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Republic: The Latest Architecture and News

PR Apartment / pianca+urano

© Manuel Sá © Manuel Sá © Manuel Sá © Manuel Sá + 17

República, Brazil
  • Architects Authors of this architecture project pianca+urano
  • Area Area of this architecture project
  • Project Year Brands with products used in this architecture project
    2016

Sesc 24 de Maio / Paulo Mendes da Rocha + MMBB Arquitetos

© Nelson Kon © Nelson Kon © Nelson Kon © Nelson Kon + 92

São Paulo, Brazil

Ground Floor Restaurant IAB-SP / Gabriel Kogan + Guilherme Pianca

© Pedro Vannucchi © Pedro Vannucchi © Pedro Vannucchi © Pedro Vannucchi + 31

Renovation  · 
República, Brazil
  • Architects Authors of this architecture project Gabriel Kogan, Guilherme Pianca
  • Area Area of this architecture project
  • Project Year Brands with products used in this architecture project
    2017

AD Classics: University of Virginia / Thomas Jefferson

The end of the War of 1812 left the young United States of America awash with nationalist fervor. In the following years, the world’s first modern republic experienced unprecedented growth and prosperity; it was not without reason that the period came to be known as the “Era of Good Feelings.”[1] It was into this epoch of unbridled national pride that Thomas Jefferson, one of the country’s founding fathers and its third President, introduced his master plan for the University of Virginia: an architectural manifestation of the Enlightenment and republican ideals he had helped cultivate.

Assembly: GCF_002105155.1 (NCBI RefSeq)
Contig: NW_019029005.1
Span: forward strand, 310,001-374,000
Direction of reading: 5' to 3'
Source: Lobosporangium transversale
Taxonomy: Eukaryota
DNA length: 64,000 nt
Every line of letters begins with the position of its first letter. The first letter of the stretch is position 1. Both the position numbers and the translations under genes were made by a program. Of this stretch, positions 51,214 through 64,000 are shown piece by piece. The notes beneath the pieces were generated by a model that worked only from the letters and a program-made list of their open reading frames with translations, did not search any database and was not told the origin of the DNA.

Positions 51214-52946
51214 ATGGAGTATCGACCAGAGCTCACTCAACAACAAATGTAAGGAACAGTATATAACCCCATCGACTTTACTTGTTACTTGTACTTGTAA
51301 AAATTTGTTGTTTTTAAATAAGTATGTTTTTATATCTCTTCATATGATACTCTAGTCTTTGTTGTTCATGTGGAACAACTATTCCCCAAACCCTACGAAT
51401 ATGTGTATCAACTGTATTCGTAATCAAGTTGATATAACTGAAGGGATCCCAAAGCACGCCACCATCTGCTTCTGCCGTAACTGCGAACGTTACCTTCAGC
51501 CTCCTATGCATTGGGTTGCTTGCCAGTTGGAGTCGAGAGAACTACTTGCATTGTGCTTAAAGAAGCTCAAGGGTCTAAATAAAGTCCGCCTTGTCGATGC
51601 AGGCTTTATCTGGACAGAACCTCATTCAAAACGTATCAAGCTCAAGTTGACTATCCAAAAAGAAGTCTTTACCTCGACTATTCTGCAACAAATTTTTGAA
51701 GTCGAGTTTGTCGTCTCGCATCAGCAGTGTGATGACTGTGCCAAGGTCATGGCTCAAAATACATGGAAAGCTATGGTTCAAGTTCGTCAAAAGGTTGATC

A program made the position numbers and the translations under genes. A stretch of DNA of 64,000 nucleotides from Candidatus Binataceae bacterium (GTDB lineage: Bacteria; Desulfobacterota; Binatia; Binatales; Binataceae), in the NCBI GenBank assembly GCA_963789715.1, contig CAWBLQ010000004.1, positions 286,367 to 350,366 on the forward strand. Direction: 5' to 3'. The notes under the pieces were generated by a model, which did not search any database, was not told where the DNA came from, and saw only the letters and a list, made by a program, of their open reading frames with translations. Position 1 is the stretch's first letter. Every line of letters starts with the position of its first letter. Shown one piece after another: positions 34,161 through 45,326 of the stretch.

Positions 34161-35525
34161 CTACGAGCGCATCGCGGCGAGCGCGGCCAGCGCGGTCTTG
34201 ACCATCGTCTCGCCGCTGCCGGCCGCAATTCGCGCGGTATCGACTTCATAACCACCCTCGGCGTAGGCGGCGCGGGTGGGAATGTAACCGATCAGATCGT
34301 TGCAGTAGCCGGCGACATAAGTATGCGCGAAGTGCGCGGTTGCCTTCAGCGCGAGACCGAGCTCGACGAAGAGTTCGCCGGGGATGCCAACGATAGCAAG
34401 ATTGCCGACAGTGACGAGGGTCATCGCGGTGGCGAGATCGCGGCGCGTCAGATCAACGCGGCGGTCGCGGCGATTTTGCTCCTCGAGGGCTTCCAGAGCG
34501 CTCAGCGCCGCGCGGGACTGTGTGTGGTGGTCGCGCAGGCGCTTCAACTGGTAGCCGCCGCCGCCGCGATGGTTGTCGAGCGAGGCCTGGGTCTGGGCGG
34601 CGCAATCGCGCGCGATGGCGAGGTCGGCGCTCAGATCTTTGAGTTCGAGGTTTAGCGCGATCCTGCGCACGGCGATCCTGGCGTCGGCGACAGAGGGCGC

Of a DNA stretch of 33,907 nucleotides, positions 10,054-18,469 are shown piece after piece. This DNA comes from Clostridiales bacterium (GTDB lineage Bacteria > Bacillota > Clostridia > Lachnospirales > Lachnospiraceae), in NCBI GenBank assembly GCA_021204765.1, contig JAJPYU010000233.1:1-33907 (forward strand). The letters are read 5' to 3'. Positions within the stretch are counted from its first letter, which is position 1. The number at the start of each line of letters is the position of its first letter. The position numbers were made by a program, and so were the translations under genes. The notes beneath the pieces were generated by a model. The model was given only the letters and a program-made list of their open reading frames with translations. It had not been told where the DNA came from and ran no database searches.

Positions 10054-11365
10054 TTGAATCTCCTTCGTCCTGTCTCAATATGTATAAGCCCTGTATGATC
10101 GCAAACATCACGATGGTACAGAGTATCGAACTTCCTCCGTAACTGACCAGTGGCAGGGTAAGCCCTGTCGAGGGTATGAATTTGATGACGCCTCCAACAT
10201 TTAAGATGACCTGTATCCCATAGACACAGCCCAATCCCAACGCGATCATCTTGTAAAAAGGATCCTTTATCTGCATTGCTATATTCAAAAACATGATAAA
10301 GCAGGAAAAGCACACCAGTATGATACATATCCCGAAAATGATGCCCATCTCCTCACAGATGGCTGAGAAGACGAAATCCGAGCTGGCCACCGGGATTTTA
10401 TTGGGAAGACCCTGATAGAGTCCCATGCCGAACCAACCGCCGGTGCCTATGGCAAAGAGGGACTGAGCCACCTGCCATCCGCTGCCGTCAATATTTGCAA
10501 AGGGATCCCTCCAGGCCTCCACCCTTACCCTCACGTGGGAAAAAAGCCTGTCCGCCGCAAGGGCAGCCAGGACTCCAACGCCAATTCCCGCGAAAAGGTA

Ground floor plan and elevation of the Rotunda. ImageCourtesy of Wikimedia user Fæ Pavilion X was the only pavilion of the ten to feature Corinthian design elements. ImageCourtesy of US Library of Congress (Public Domain) Courtesy of US Library of Congress (Public Domain) Courtesy of US Library of Congress (Public Domain) + 37

AD Classics: Palazzo Santa Sofia / The Ca d’Oro

Sitting on the northern bank of Venice's Grand Canal is a great house whose ornately carved marble facade only hints at its original splendor. The Palazzo Santa Sofia—or the Ca D’Oro (House of Gold), as it is also known—is one of the most notable examples of late Venetian Gothic architecture, which combined the existing threads of Gothic, Moorish, and Byzantine architecture into a unique aesthetic that symbolized the Venetian Republic’s cosmopolitan mercantile empire. Built to serve as the grand residence of wealthy Venetian businessman and politician Marin Contarini, the palazzo has seen a number of owners and renovations over its lifetime before ultimately coming to serve as a museum for medieval painting and sculpture.[1]

© Jean-Pierre Dalbera Image of the Ca d'Oro via shutterstock.com. Image via Shutterstock user InavanHateren Courtesy of Wikimedia user Madpack Courtesy of Wikimedia user Godromil + 10